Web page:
The improved heart rate monitor on the Apple Watch could potentially spot a heart attack before it happens. It's a big deal.
— Editi Effiòng (@EditiEffiong) September 13, 2017
Imagine a $400 wearable gadget that can not only take phone calls and manage your schedule, but also let you know of potential health risks. It’s not unreasonable to think that many of us would pay a few hundred dollars to potentially extend or improve our quality of life.
Speaking to Fortune, Apple CEO Tim Cook said:
“One of the things that we’ve learned that we’ve been really surprised and delighted about is this device [the Apple Watch], because of the monitoring of the heart, has essentially alerted people through the collection of the data that they have a problem. And that spurred them to go to the doctor and say, ‘Look at my heart rate data. Is something wrong?’ And a not-insignificant number have found out if they hadn’t come into the doctor they would have died.”
There’s clearly a lucrative market for technology that can prevent or predict a heart attack, but Apple has their eye on the bigger picture (and the financial opportunities it provides):
“There’s much more in the health area. There’s a lot of stuff that I can’t tell you about that we’re working on, some of which it’s clear there’s a commercial business there. And some of it it’s clear there’s not. And some of it it‘s not clear. I do think it’s a big area for Apple’s future.”
Apple isn’t the only company working on wearable health technology. They are however already producing a wearable that’s having a positive impact on its users health. The fact that they’ve sniffed out financial opportunities should surprise no one, since they’re one of the most valuable companies in the world.
never thought a cardiologist would use data from my Apple watch to track past heart rate activity
— MediaMK ??? (@MediaMK) May 12, 2017
They also happen to be well-versed in producing consumer electronics on a large scale, which lays bare the difference between a fledgling startup and a tech powerhouse. If we’re going to see this technology take hold in the next five or ten years, it’s likely to have an Apple badge on it. They have the means of production, a penchant for acquisitions, and the bank balance to do it all.
A Small Iterative Update, for Now
Despite the fast-moving nature of hardware improvements, change is often slow. Apple shoe-horned LTE into the Series 3 at a cost. It looks decidedly plain compared to the Watch that came before it, and I doubt a built-in SIM card was high on the wishlist of many Watch devotees.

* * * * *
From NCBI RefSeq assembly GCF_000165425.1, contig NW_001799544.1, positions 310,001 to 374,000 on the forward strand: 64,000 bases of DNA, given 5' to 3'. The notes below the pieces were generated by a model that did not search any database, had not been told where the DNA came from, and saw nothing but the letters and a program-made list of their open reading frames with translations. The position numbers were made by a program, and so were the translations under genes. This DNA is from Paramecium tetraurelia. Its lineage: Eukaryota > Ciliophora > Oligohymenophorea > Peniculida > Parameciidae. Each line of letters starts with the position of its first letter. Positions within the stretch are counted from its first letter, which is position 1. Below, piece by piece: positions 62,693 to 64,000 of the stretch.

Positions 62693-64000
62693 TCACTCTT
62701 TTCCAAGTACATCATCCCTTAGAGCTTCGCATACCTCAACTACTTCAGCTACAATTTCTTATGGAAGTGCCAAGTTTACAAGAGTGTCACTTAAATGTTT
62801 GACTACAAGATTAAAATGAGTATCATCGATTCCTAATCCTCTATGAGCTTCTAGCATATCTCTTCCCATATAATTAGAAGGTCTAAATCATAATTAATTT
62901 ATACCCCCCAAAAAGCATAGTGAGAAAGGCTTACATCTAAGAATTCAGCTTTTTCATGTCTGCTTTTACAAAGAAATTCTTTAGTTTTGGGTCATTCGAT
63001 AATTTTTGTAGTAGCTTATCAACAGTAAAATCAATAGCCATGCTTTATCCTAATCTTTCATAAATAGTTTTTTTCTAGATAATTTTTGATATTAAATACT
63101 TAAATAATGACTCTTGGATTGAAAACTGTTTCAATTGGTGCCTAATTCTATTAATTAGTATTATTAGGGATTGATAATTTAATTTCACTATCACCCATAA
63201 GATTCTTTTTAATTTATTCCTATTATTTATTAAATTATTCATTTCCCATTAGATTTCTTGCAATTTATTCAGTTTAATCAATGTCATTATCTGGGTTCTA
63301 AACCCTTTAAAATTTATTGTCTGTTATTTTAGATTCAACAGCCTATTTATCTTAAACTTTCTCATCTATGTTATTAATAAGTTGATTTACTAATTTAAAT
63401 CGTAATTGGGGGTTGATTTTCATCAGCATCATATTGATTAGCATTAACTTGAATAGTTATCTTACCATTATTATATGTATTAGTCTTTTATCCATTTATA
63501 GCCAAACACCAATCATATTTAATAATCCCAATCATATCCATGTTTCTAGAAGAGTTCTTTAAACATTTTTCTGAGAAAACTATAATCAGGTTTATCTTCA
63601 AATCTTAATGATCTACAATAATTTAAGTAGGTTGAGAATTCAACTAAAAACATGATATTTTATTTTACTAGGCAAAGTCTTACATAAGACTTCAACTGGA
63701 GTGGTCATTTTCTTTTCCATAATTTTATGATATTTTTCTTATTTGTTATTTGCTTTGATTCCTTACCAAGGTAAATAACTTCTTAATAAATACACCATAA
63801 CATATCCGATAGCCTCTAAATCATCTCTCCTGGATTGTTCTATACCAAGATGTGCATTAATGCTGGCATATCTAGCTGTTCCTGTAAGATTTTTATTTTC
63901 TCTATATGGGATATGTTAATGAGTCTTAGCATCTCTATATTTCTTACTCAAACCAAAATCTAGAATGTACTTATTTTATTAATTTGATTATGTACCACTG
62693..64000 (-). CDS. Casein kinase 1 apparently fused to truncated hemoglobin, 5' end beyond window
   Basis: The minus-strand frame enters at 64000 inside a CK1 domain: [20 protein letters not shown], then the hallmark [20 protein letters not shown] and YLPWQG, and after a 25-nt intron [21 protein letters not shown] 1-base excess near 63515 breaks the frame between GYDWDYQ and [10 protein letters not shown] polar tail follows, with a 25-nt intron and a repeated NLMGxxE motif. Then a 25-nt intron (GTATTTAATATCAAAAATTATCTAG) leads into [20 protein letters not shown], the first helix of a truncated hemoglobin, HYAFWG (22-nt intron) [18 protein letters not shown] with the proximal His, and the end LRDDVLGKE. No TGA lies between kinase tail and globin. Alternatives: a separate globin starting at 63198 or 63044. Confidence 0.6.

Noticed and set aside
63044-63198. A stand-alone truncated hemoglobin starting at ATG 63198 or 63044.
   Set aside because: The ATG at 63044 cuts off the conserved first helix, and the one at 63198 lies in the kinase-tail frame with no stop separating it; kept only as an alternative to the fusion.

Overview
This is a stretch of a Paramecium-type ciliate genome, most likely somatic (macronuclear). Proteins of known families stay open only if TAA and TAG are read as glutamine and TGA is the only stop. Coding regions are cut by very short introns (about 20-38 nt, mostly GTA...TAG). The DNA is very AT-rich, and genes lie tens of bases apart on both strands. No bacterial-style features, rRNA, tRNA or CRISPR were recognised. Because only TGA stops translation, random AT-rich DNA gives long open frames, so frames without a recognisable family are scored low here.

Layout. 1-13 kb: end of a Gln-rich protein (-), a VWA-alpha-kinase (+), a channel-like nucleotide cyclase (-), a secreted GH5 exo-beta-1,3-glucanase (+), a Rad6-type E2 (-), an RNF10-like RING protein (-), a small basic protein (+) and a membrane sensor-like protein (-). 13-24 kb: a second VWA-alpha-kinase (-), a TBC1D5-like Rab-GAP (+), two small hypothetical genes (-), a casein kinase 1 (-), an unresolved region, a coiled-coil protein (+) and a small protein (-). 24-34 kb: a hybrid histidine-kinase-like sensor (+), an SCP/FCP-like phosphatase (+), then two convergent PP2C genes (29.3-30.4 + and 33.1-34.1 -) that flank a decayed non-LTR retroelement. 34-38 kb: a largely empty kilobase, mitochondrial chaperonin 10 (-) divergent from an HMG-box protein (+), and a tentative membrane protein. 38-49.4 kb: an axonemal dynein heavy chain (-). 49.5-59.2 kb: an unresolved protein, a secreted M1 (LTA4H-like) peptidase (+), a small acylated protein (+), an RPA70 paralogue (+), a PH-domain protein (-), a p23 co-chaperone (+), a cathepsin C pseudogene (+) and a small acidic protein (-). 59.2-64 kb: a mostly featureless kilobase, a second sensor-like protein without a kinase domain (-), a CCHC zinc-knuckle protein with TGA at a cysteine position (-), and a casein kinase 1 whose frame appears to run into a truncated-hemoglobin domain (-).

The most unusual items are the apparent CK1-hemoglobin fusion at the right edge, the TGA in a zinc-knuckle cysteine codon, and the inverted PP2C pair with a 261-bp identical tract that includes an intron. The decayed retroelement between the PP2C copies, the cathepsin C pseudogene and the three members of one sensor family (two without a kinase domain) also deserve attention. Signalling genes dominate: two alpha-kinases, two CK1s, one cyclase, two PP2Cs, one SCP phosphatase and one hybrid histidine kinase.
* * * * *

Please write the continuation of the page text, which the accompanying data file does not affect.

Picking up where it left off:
At present, battery life is an issue. According to Apple, the Series 3 with cellular can manage “over an hour” of talk time over LTE, or four hours of physical activity. This isn’t the all-day “wristphone” of your dreams, and if you want it to last all day you’d better have your iPhone nearby for most of it.
Apple added a feature that few people expressed an interest in, at the cost of reducing battery life, with few other revisions that make the Series 3 seem like a worthy upgrade. It’s a bit like removing the headphone jack from the iPhone 7, a non-feature that necessitated the arrival of superior wireless technology to ease frustrations.
And despite complaints, the W1 chip and compatible headphones like the AirPods and BeatsX delivered the goods. Now that the Apple Watch is a cellular device, the next one will be, and the one after that, while the surrounding technology improves over time.
What’s Next for the Watch?
Perhaps the biggest hurdle to overcome will be that of consumer expectation. Will we eschew traditional smartphones in the future? If your Apple Watch had comparable battery life to your iPhone, would you be happy leaving the house without your iPhone?
There are still many usability conundrums that need solving. Typing on the Apple Watch is impossible, and Siri only goes so far. People still want pocket-sized screens for browsing social media and taking snapshots, but why can’t many of the smartphone duties be shared between devices?
There’s unlikely to be a “Eureka!” moment where the Apple Watch suddenly replaces the iPhone, but don’t be surprised if you warm up to the idea as it becomes a more viable option.
How long till we’re wearing smartphones, eating food in pill form, and piloting flying cars? What do you want from the connected devices of the future?
Image Credit: hunthomas/Depositphotos